For many people, task managers are as essential as email. Because of this, being able to organize your upcoming tasks and reminders in the most efficient and intuitive way can be priceless. Naturally, if you have a Mac, Reminders might seem like the obvious choice. However, like in my case, you might not feel right at home with Apple’s native offerings.
This gives any task manager that is available on both the Mac and the iPhone an instant edge over any other similar app that might exist on only one of those devices.
Thankfully, the number of task managers available on both the Mac and the iPhone is not small which, while by no means is a bad thing, still makes it a bit trickier to sort out which task managers to choose for your devices.
Considering that, here is a look at what are perhaps the two best of them (in order of personal preference and not including Apple’s own Reminders apps), both available for both the Mac and the iPhone and each with its own set of features.
Let’s get going:
Clear ($1.99 for iPhone and $6.99 for Mac) is perhaps the most popular task manager for iPhone on the App Store. Clear for iPhone debuted some time ago to critical acclaim thanks to its innovative gesture-only interface, which allows you to control every aspect of the app with only a few gestures and mostly with just a finger.
Swipe down for to go up a level and access your task lists and settings or pinch to open within a list to create a new item between two existing ones are just a couple of the possible gestures that the app allows.
The app also allows you to change its look with different themes that you can unlock, providing it with a distinct personality.
So far, the app proved quite useful but no more than a novelty. But when the developers launched a Mac version of it with iCloud integration and with all the features that its iPhone counterpart offered, I was sold.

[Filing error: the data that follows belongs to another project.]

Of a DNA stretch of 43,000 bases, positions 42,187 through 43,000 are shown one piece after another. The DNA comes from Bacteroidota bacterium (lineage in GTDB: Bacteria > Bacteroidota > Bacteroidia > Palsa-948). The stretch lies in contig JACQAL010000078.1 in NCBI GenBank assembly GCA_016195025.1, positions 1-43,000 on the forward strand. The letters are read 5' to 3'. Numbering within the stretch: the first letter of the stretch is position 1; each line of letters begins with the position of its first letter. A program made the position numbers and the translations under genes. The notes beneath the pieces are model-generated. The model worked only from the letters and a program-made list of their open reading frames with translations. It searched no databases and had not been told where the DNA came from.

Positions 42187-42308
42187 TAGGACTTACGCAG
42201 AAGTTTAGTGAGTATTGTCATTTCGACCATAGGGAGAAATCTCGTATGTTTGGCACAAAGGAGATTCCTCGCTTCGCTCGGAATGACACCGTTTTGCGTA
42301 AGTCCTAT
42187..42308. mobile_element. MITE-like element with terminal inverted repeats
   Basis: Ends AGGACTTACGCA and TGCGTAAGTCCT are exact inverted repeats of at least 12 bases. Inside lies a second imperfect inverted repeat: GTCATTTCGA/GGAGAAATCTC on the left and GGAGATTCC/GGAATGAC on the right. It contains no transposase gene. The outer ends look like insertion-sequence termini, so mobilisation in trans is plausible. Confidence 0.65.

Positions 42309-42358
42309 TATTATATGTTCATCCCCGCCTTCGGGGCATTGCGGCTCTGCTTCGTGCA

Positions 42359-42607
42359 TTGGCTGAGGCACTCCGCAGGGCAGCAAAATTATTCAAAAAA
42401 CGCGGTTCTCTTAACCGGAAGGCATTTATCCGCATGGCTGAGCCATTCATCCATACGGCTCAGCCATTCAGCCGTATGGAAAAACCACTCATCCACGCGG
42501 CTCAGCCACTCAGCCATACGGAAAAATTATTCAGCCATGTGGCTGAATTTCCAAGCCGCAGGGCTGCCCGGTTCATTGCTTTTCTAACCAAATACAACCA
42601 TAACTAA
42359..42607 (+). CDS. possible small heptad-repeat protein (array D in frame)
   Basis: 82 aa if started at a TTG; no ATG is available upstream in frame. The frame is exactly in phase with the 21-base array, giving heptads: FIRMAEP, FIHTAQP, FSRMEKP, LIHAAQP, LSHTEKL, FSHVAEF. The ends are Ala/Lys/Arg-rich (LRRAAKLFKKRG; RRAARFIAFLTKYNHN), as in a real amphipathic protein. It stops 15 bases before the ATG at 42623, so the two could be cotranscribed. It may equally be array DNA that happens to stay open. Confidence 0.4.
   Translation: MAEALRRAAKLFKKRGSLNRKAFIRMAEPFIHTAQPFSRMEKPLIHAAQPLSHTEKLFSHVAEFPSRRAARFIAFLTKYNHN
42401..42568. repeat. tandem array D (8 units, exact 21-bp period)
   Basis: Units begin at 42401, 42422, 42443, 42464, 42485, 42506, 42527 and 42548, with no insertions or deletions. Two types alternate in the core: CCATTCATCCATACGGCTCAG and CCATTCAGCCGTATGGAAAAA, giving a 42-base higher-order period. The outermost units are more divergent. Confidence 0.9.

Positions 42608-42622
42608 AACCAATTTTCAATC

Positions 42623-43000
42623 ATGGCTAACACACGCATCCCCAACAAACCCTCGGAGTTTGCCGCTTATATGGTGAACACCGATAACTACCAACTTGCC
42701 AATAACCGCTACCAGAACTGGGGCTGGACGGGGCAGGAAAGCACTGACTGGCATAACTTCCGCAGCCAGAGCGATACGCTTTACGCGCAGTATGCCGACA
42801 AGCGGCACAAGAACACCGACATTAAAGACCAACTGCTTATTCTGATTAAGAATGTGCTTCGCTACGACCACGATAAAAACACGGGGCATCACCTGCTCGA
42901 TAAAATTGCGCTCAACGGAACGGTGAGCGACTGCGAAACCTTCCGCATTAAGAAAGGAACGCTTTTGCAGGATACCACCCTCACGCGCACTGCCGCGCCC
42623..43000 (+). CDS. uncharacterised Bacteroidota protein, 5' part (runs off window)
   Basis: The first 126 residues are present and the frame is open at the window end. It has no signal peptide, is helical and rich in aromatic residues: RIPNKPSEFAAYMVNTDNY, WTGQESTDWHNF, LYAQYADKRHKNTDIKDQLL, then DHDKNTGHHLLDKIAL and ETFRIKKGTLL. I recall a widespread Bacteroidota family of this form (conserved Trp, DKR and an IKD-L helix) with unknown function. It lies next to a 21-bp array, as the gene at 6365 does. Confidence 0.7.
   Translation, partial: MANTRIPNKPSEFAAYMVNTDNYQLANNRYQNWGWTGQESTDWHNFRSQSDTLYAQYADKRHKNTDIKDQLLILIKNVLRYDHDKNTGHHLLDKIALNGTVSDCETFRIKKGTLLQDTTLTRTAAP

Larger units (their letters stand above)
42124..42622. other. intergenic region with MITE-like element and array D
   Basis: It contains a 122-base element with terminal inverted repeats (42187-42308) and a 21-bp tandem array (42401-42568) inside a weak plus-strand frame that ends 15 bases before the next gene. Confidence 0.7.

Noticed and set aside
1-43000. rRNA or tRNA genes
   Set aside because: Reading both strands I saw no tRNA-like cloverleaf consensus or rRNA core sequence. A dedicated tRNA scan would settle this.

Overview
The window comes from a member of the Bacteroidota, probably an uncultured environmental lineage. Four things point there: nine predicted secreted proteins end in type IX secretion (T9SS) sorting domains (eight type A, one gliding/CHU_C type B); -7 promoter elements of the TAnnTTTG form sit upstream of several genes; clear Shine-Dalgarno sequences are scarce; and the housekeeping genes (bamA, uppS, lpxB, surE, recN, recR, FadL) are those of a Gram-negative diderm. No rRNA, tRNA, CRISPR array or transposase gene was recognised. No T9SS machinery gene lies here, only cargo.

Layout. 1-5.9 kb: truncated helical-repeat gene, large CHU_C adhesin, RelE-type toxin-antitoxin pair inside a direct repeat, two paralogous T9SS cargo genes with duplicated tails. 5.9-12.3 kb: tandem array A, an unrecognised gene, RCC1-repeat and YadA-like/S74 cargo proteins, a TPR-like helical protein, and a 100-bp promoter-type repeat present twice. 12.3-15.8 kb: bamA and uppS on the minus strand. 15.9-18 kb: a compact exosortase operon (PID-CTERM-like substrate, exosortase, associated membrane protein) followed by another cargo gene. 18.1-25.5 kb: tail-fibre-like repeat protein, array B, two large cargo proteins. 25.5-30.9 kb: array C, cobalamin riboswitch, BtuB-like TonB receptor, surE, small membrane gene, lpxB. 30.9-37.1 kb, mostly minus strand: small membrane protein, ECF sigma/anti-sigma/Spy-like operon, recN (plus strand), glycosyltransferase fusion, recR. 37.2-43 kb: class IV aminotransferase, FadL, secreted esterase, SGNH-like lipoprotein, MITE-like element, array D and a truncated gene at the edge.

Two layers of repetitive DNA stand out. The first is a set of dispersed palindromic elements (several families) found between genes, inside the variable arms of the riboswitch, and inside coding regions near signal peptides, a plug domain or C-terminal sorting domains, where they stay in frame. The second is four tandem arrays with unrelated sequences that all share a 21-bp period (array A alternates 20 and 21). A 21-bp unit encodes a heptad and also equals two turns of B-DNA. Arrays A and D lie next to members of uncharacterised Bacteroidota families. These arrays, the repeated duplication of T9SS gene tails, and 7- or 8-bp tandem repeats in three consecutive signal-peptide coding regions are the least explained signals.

What makes this my first choice is its simplicity, its seamless iCloud integration and, most of all, how smooth the Mac client bahaves, especially with a Magic Mouse or with macbook’s glass trackpad.
What Any.Do has going for it on the iPhone is its clean design and smart approach to task management, providing you with some quite flexible options to organize and manage your tasks.
On the Mac side, Any.Do fails to provide a native client and instead, offers a wide array of plugins for Chrome and Gmail for example. The positive side of this approach is that it allows Any.Do users to access their tasks regardless of them having a Mac or a Windows PC.
However, this comes at the cost of accessibility and responsiveness, since the plugin is not accessible offline and its interface is not as intuitive and responsive as if it were a native Mac application.
Note: In its latest release, Any.Do forces you to share the app with 3 friends before allowing you to use location-based reminders. The practice has not been received well among users and it is still unknown if the developers will change it.
As mentioned above, task managers can be incredibly important for some users, so in the end your choice will depend on what your priorities are. Are seamless sync and offline access essential? Or are price and Windows support more important for you? Let us know what you choose in the comments.
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